Just don't forget the trailer's back there and take it easy...:norton
    #10
  11. Xeraux

    Xeraux Archvillain

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    Where I need to be.

    I'm one of them. :D
    #11
  12. Tinfish

    Tinfish Long timer

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    Seattle
    I've pulled a small aluminum trailer, with one bike on it, with my Subaru Forester. It pulled just fine -- the car is rated for 2000# towing; I think the trailer and bike weighed about 800 pounds, give or take.

    I'm pretty sure Civics are not rated for towing at all -- that doesn't mean that you can't tow with it, just that Honda is not going to tell you that it is a good idea.

    With a small car, I think it is really important to keep the towed weight as low as possible. A really lightweight trailer (aluminum, or a one- or two-rail trailer) will be a lot safer behind a small car than a heavy steel trailer.

    Edit: I missed that it was an Element, not a Civic. I think the Elements are rated for 2000 pounds or so, which is more than enough to pull a couple of dirtbikes.
    #12
  13. Surly

    Surly surly adventurer

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    Salem, OR
    Thanks for the replies folks!

    I do like the idea of an enclosed trailer. I think they make them here local starting at 1500 though Id probably need something a little bigger which would cost more.

    I like the idea of the ones that stand up. You sure pay for that option but I move every year or two and right now I'd either have to take up a spot in my garage or put in the driveway. Anyway that's a good option for me. With the Element I have tons of room for gear so I can keep that gear safe from thieving bastards.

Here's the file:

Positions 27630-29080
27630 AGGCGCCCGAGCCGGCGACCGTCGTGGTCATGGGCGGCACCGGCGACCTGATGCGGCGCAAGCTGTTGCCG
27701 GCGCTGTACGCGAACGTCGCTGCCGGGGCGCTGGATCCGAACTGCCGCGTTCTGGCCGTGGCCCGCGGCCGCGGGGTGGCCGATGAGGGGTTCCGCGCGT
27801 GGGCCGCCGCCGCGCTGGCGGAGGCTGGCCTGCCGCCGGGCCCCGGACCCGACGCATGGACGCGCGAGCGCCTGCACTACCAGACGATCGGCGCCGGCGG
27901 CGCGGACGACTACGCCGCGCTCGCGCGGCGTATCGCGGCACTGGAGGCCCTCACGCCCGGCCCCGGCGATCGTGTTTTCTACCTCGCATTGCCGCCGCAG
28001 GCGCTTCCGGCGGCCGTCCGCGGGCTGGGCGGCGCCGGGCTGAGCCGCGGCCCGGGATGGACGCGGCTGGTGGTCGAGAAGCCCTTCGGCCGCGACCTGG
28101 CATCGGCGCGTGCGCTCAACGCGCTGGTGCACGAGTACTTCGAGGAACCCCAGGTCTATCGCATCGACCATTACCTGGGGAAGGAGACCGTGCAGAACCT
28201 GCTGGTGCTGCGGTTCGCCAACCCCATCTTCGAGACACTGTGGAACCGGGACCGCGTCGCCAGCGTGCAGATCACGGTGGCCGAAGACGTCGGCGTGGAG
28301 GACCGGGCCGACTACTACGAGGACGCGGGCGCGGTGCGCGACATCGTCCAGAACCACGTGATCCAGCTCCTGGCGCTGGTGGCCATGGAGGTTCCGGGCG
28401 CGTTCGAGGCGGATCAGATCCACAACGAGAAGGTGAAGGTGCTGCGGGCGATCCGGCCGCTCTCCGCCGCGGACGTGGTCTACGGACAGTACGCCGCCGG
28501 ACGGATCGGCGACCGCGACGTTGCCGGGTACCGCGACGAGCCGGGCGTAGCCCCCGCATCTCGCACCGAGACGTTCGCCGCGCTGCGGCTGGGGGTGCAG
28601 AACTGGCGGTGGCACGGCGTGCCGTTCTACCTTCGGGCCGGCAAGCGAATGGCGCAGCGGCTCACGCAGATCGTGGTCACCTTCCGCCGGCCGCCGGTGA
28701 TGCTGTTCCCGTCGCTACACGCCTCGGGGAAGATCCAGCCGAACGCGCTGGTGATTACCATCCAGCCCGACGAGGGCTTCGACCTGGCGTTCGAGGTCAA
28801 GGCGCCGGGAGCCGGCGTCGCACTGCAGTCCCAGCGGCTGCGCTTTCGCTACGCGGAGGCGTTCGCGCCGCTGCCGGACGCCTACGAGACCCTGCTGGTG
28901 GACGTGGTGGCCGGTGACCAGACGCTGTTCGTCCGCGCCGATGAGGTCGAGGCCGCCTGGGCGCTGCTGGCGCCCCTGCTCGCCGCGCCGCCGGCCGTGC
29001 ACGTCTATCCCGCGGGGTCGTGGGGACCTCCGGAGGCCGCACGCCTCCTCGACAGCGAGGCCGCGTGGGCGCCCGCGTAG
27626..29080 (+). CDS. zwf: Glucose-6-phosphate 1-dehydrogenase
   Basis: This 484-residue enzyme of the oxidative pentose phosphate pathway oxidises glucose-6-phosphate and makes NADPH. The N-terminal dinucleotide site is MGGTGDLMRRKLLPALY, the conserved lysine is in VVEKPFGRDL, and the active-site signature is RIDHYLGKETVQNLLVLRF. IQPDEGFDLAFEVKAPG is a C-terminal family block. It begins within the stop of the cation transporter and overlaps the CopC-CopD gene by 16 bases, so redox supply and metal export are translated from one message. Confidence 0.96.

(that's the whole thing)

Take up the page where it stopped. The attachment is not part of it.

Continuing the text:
I am going to look into the stand ups with at least 13" tires
    #13
  14. Xeraux

    Xeraux Archvillain

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    Can you see the trailer in this picture? There's four bikes, a truck and a trailer in a two-car garage.

    [​IMG]
    #14
  15. SCQTT

    SCQTT Zwei Kolben

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    I like KTMs, but did I hear right? The Defender went away in a trade for the orange bike?
    #15
  16. Xeraux

    Xeraux Archvillain

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    You did, but it was a 1970 Series IIa, not a Defender. :D
    #16
  17. 93-610

    93-610 I'm a tard

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    Go for the enclosed trailer - pulled by the Element - kinda like a phone booth pulling a fridge :wink:
    #17
  18. Howard70

    Howard70 Been here awhile

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    I like the versatility of a trailer that can be used for hauling anything as well as bikes. I also agree with the previous comments about aluminum trailers being great - the wear and tear on your tow vehicle is a function of the total weight (trailer plus load). Assuming the weight of your load is fixed, you can save your vehicle by getting the lightest trailer that carries the most load - thus aluminum.